Law enforcement sources say the driver of the car that rammed a police checkpoint at the White House was 34-year-old Miriam Carey of Connecticut. Thursday afternoon, three weeks after the deadly shooting at the Navy Yard, Carey lead police on a wild chase thru the streets of the nation’s capital that ended in her death.
During a news conference Thursday evening, Ed Donovan of the Secret Service said the incident began about 2:12 p.m., when Carey, driving a black Infiniti sedan, rammed a security fence at an outer perimeter checkpoint entrance to the White House grounds.
Uniformed Secret Service officers tried to stop the vehicle but were unsuccessful. An officer was struck and injured as Carey fled police, leading them on a high-speed chase from the White House to the U.S. Capitol building.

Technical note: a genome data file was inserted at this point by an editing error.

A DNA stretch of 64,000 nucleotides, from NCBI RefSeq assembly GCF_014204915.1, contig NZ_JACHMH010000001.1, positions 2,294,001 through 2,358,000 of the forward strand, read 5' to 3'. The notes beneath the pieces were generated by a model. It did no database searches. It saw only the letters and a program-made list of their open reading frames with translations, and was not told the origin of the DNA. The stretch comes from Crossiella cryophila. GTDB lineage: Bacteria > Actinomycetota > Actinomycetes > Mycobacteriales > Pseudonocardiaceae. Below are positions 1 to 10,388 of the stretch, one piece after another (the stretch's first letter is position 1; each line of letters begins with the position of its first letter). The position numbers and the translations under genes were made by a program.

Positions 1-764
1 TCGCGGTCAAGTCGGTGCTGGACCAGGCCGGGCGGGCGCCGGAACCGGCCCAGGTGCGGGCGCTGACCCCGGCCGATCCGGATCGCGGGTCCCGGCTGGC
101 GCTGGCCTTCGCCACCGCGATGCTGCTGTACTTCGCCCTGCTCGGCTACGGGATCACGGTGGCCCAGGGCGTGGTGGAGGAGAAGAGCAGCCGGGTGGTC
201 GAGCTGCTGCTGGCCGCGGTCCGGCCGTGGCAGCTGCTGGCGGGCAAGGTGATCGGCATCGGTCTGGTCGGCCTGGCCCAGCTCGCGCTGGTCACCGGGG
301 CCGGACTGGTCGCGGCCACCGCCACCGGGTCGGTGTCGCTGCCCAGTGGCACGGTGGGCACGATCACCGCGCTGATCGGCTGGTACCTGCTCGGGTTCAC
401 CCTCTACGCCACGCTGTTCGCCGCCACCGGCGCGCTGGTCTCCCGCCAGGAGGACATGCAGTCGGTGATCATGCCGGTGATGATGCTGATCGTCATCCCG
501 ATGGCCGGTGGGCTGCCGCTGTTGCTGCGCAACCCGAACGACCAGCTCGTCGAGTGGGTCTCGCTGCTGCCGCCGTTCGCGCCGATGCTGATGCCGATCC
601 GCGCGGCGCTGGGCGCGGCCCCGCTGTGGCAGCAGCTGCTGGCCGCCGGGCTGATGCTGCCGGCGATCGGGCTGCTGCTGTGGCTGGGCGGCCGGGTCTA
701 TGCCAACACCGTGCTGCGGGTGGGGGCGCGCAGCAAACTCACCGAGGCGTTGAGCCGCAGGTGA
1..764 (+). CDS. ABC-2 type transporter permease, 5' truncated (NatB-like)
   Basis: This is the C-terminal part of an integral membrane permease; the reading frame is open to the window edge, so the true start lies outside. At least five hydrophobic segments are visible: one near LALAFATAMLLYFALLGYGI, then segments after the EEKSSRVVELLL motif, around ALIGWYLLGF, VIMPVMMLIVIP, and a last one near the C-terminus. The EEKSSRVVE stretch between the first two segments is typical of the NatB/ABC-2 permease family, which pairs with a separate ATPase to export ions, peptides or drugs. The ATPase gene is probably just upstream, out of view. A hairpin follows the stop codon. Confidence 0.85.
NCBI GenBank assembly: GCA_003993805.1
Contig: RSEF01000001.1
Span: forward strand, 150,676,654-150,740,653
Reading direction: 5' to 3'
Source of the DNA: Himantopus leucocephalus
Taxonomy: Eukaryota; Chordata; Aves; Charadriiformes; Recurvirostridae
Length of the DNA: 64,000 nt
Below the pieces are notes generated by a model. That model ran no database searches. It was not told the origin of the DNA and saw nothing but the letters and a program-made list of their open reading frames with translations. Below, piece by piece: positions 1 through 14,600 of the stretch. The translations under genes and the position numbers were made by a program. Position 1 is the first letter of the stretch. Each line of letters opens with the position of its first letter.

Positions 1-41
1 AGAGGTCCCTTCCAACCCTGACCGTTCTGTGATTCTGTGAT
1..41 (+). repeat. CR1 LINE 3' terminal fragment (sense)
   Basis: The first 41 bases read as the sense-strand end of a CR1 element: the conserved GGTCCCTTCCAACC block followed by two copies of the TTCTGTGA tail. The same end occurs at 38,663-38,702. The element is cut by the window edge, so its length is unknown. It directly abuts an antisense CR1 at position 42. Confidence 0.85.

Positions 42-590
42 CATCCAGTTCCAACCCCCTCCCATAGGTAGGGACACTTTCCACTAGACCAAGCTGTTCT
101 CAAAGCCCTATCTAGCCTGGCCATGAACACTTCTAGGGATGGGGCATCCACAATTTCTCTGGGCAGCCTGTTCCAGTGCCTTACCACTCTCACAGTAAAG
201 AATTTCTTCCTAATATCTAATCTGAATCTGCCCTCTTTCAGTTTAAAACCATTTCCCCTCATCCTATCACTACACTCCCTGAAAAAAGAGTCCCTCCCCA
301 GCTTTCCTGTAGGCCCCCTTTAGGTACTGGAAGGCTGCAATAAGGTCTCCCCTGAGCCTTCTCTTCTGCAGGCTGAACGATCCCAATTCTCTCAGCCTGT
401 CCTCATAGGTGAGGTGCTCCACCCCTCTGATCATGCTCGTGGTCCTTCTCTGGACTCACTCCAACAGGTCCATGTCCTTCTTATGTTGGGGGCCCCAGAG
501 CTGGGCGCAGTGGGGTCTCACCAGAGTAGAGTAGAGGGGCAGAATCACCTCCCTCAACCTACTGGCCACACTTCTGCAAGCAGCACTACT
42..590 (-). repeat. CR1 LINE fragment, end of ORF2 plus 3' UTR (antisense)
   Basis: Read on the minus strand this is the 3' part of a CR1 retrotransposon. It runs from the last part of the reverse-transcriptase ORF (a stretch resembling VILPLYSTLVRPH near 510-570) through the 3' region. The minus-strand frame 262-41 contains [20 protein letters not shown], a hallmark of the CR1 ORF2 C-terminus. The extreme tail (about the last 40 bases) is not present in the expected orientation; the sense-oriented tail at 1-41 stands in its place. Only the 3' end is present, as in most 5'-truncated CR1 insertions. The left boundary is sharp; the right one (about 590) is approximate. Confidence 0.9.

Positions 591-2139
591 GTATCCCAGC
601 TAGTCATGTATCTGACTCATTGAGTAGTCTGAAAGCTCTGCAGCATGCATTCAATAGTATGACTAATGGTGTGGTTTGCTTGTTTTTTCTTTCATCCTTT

As stunned onlookers watched, U.S. Capitol and Secret Service police officers surrounded the vehicle and shot at it as Carey attempted to hit them. After a short pursuit around the Capitol, police shot and killed Carey. In the car, they found a 1-year-old girl in the backseat. The child, believed to be related to Carey, was not injured during the gunfire and is in protective custody.
D.C. Metropolitan Police Chief Cathy Lanier told members of the media that the incident appeared to be more than just a mere accident.
“This does not appear to be, in any way, an accident,” Lanier said. “This was a lengthy pursuit, there were multiple vehicles that were rammed, there were officers that were struck and two security perimeters that were attempted to be breached.”
Because the investigation is in its early stages, Lanier did not rule out terrorism in this case. She would only say that she was “pretty confident” the incident was not an accident.
Lanier praised the actions of the police officers involved and noted that security measures worked. “At the White House and at the Capitol, the security perimeters worked,” said Lanier. “They did exactly what they were supposed to do and they stopped a suspect from breaching the security perimeters in a vehicle at both locations.”
This article represents original reporting by the author.